(Editor’s Note: Dr. Dael’s audio in this episode is somewhat muted. However the conversation we felt was certainly worth publishing, so please forgive the poor sound quality on this one.)
When the country of Libya fell into Civil War, Dr. Omar Reda was faced with a decision, return at great personal danger, or stay in safety with the personal pain that went with that. He explains his decision in this week’s show.
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Omar Reda is a board-certified psychiatrist, a Harvard-trained trauma expert, an author, and a family advocate, but most importantly a dreamer and strong believer in the potential of finding beauty in all human encounters.
When working with traumatized individuals, families, and communities, caregivers are not only prone to vicarious trauma listening to the stories of others, but many tend to neglect their needs and boundaries, risking compassion fatigue and burnout.
The act of caregiving is physically exhausting and emotionally draining, yet caregivers describe it as rewarding and gratifying. Prolonged exposure to human suffering, however, is not without risks, caregivers report high rates of burnout and poor quality of life, hence the importance of selfcare and tending to the soul.
Many care providers believe that their feelings do not matter, and that they should ignore their pain, brush off their trauma, wipe away their tears, and just “suck it up” and keep going. The Wounded Healer calls upon healers to break free from cycles of secrecy, toxic stress, and silent suffering so they can continue to empower and inspire those they care for.
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Access the Show Transcript Here
[0:00] Just a note before starting to listen to this podcast the sound quality on my microphone during this interview Was really poor, but don’t let that distract from the amazing story that dr Rita shares as his sound quality was excellent, My intention was not to fight actually a group of fighters came to me While I was doing a psychosocial activities with orphan children and they said oh Mario are a fighting age you should be on the front lines and I taught them taking care of these children is my front line.
I’m not going to have any blood on my hands. There are times in our lives that change the way we see the world. Navigating these challenges can take insight, trusted confidence, or even a coach.
Let’s explore those moments. In this companion podcast to RX for Success, we will discover ways to learn and write our own success stories together. I’m Dr. Dale Waxman, a physician coach with MD Coaches, and this is Life Changing Moments.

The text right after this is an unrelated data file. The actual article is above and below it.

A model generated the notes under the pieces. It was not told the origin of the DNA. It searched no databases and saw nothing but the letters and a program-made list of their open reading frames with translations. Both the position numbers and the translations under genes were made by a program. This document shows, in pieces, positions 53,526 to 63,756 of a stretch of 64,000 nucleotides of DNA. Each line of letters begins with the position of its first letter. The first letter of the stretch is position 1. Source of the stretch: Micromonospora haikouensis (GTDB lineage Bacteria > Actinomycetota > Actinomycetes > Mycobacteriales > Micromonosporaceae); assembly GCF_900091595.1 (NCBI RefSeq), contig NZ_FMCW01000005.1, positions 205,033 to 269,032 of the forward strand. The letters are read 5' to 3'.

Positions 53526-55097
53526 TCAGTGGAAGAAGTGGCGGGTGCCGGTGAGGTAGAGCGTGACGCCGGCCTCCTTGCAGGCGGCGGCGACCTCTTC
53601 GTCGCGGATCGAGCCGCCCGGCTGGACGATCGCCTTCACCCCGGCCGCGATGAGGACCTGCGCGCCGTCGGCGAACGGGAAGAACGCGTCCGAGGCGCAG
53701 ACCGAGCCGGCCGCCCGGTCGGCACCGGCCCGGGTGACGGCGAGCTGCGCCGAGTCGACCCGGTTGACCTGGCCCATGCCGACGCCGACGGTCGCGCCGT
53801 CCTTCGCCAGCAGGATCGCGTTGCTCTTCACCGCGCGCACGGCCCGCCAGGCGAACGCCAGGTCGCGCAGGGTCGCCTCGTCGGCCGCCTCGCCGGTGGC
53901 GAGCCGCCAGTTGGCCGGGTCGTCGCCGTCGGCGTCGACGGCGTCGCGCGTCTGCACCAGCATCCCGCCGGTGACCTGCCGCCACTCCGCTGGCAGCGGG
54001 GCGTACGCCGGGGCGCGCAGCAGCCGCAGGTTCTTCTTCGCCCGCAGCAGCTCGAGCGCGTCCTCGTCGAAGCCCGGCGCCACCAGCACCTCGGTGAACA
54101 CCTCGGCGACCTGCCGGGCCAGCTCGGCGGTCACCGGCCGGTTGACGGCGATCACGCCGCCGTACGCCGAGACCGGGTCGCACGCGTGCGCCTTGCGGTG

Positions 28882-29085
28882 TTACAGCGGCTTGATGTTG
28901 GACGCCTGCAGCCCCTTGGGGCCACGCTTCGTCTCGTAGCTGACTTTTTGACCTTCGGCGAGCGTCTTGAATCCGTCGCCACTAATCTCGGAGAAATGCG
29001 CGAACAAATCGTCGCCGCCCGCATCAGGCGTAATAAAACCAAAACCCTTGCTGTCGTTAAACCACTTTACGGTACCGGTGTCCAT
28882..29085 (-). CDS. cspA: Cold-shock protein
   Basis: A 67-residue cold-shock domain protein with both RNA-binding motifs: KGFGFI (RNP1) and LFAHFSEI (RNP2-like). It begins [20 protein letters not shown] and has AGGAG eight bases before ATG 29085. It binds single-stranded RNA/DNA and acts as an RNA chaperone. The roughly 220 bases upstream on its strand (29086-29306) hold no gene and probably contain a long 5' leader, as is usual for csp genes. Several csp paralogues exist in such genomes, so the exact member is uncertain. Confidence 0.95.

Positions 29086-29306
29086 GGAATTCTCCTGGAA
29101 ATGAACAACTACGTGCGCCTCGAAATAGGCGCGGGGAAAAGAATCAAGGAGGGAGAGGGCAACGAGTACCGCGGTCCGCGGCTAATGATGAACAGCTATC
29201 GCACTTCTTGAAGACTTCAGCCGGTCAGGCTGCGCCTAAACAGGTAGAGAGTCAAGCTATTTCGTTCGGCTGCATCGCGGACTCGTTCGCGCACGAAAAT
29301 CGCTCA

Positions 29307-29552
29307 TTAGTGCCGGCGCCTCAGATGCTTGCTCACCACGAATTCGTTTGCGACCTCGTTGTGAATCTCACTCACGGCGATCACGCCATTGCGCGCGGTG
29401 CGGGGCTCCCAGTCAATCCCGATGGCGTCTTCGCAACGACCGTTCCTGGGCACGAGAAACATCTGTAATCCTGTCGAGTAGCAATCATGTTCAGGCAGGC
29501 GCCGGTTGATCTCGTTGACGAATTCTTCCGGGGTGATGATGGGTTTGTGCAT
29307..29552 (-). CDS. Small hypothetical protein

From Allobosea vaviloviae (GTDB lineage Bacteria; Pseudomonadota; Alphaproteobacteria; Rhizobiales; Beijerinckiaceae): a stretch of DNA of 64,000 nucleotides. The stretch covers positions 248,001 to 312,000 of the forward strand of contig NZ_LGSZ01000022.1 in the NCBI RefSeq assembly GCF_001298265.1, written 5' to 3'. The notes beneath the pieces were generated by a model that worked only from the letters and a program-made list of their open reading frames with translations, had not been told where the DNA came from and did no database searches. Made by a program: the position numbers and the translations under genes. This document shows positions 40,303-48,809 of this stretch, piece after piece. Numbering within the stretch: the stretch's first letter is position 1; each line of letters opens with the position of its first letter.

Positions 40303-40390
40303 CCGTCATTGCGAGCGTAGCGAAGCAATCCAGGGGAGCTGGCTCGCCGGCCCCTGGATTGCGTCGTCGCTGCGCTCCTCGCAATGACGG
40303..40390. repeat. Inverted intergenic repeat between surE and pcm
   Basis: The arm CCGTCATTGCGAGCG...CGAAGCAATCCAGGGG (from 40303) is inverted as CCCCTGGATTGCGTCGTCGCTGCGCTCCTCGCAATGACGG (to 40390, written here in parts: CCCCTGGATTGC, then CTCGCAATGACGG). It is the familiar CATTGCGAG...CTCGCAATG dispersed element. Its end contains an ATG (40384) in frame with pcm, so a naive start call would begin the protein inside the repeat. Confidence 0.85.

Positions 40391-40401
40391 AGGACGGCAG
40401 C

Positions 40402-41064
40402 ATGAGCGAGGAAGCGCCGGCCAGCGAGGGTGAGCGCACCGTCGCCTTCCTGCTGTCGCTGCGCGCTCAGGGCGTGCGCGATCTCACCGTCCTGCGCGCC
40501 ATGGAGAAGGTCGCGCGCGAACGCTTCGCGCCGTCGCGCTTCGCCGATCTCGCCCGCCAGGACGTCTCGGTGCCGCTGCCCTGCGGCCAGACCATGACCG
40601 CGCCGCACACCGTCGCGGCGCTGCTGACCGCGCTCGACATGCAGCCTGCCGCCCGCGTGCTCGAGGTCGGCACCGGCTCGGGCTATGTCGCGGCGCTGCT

[1:12] Today we’re talking with Dr. Omar Rida. Dr. Rida was our guest for RX for Success episode number 119. And like other guests that we’ve had on Life Changing Moments, I heard something in that podcast that piqued my interest and I wanted to invite him back. Before we get into that, what that something was, a bit of background about Dr. Rita. Omar Rita is a board-certified psychiatrist. He’s a.
[1:40] Harvard-trained trauma expert and author and a family advocate. He’s originally from Libya and as we’ll discuss has quite a story about fleeing and then returning to this war-torn country. Omar, welcome to Life Changing Moments.
Thank you, Dale. Such a pleasure to be with you today. Yeah, great to have you as well. I know you just recently moved to Colorado so I know that you know moving has its own kind of challenges. Absolutely. Yeah, very good. For those who heard the podcast before and or those who have not just to set the context again can you go back to 1999 and share where you were and what you were doing it back to them.
Yeah, thank you so i really vividly remember that even the exact date it was the ninth of july nineteen ninety nine i was working as an emergency room physician and i really has been working since i finished medical school in nineteen ninety six.
[2:46] So for about two and a half years working in the ER, I never expected to leave Libya.
And then one day I came home and found my father in front of the door, very, very anxious.
And he just gave me a bunch of cash and he said, you have to leave the country immediately because your name came as somebody who needs to be arrested and thrown in jail for humanitarian activities.
[3:10] So, wow. Wow, number one, of course you remember the exact day.
And we’ll get to the story of your leaving in a minute, but can you say a little bit more about what humanitarian activities were you involved with at that time?
Libya was really under lots of secrecy. I would say it was mainly controlled by power and you cannot voice your opinion if you disagree with the government in a nonviolent way.
So some of my friends who happened to be physicians, they started a movement that I was not part of and that movement they wanted to do lots of psychosocial education, capacity building, raising the standards of living for taking care of the orphans, the widows, and just trying to educate people.
And I ended up taking care of their families when they were arrested and some of them were executed. So doing these humanitarian activities for on behalf of somebody else just labeled me as maybe empathizing with that movement and maybe I was part of a regime that wanted to take over the country. Yeah I just want to pause there and kind of drink that in. It’s when you say that these, are people that you’re involved with and they were executed just because of that humanitarian effort.
[4:35] Your, as we talked about, your work in trauma comes from your own experience, obviously.